Five Things You Must Be Aware of as a Plan Fiduciary
Although you have a choice of over 300,000 advisors to help your company with choosing and managing a 401(k) plan, it can be hard to narrow the field. Perhaps Fred Barstein, Founder & Executive Director at The Retirement Advisor University (TRAU), can help. He has found that there are over 300,000 advisors that have sold between one to three 401(k) plans, 15,000 advisors who have sold more than five plans, but only 5,000 who have sold over 10 plans or manage over $100 million, called “The Elite 5000” *.
Why is it so important to choose your 401(k) financial advisor so carefully? The answer is simple: the word “fiduciary”. A fiduciary is someone who is managing the financial assets of another person, and within a company, there can be more than one fiduciary. If you are offering your employees a 401k plan, then most likely you are a fiduciary, and if you are, you have certain responsibilities by law.
1. Not realizing who is a fiduciary – and how that might affect you
Knowing that you ARE a fiduciary is, obviously, the first thing you need to be aware of, because there are legal requirements that need to be followed. Many fiduciaries do not know that by not following the basic standards of conduct, they are likely to be personally liable to restore any losses to the plan. And “personally” actually means the individual, not the company—a crucial point of fact. An experienced advisor will be more capable of assisting with fiduciary risk management concerns with employees.
2. §408(b)(2) The New Fee Disclosure Rules…
The second item to watch for is fee disclosure, something that the government has been talking about since the 2006 Pension Protection Act, and should be coming into effect this year. Not only do trustees need to know what fees they are paying to the manager of the fund, but they also need to disclose that to the employees. Many employers—and trustees—are unaware that paying “reasonable” fees is one of the key duties of a fiduciary. Many business owners do not have the time or experience to sort through the investments and fees, which is why a company needs an objective consultant who can help identify and understand what services and benefits are being purchased, and pinpoint the fees.
A qualified consultant will thoroughly assess a company’s situation to cut out unnecessary fees. Many top consultants already disclose fees on their statements and don’t work with managers with layers of hidden fees, making it easier for the trustee to keep on top of fee disclosure.
3. Having a process to select your managers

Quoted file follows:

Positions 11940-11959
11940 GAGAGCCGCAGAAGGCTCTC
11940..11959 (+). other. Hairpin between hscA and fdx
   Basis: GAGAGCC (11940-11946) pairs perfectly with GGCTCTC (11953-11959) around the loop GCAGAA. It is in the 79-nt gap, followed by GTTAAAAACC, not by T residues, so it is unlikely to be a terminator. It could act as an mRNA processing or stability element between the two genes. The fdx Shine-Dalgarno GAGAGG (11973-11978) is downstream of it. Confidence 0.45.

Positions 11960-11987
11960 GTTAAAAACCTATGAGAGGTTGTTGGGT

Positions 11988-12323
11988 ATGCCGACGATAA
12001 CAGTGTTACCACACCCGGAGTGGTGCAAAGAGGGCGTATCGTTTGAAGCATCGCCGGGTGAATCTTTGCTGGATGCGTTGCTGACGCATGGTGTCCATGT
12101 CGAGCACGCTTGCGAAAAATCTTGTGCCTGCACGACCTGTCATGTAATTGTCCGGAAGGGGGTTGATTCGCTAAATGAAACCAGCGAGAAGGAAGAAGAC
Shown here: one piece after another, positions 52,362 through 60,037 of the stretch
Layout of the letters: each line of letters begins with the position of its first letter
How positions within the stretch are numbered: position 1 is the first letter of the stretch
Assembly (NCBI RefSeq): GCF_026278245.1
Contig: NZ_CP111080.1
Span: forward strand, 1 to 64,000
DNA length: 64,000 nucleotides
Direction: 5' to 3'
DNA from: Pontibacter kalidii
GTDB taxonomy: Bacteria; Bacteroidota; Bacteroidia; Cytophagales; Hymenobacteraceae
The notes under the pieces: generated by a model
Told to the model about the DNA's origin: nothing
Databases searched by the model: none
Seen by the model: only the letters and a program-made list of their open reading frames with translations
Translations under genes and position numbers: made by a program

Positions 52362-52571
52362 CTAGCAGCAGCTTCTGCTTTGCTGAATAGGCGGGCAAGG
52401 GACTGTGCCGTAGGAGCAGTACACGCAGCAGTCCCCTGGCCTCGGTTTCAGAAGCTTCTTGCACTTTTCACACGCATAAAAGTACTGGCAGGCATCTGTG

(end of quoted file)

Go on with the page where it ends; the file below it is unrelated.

The third item that fiduciaries need to be aware of is 401(k) plan options. Not only is it wise to give their employees a diverse amount of options to choose from, they also need to make sure that the investments are being monitored in a systematic manner. This means that fiduciaries need to have a process in place in how they select their managers. The best consultants are those that are not locked into a single investment company, but those that can hand pick the most suitable managers and exchange them for a more suitable manager if they fall short in their responsibilities.
4. Not removing managers from your plan menu
Item four: an advisor should not just set up the 401(k) plan and set it on auto-pilot. One of a fiduciary’s responsibilities to the employees is to have a process that will outline how a manager may be replaced. Many brokers do not continually monitor their 401(k) plans, like a fiduciary consultant might. For instance, Romero and Levin Wealth Management’s consultants compare managers against their peers to ensure that the manager maintains a position in the top 25 percent. Using a 15-step criteria, the firm assess beyond performance, fees and risk and provide a report each quarter to their clients so that they can make the best decision for their employees’ plan.
5. Have an Investment Policy Statement
Last but not least, while currently not required, it is advised that a plan committee utilize an investment policy statement. Nearly all plans with $5 million or more in assets have an investment policy statement in place, so why shouldn’t ones with less? No matter how large or small, an investment policy statement provides a company with a blueprint for its investment goals, outlines responsibilities, specifies who is a fiduciary and details prudent standards for selecting, monitoring and replacing managers.
A fiduciary should hire an advisor that sets their company’s investment guidelines, analyzes each step they take to maximize the financial investments and, most importantly, keep them on track with their goals over time.
Has reading this make you question your company’s fiduciary? Have you realized that you ARE a fiduciary? Perhaps you know you are, but didn’t realize the extent of your responsibilities, and need the right advisor to help you. Seek out a qualified financial advisor who has not just experience in 401(k) plans, but has a reputable track record—the risks are too large to ignore.
* Source: "Explaining Poorly Designed 401ks," January 2nd, 2005, Quote - Fred Barstein "Buying out the Blind Squirrel," March 8th, 2008, The Weekly Exchange Newsletter.
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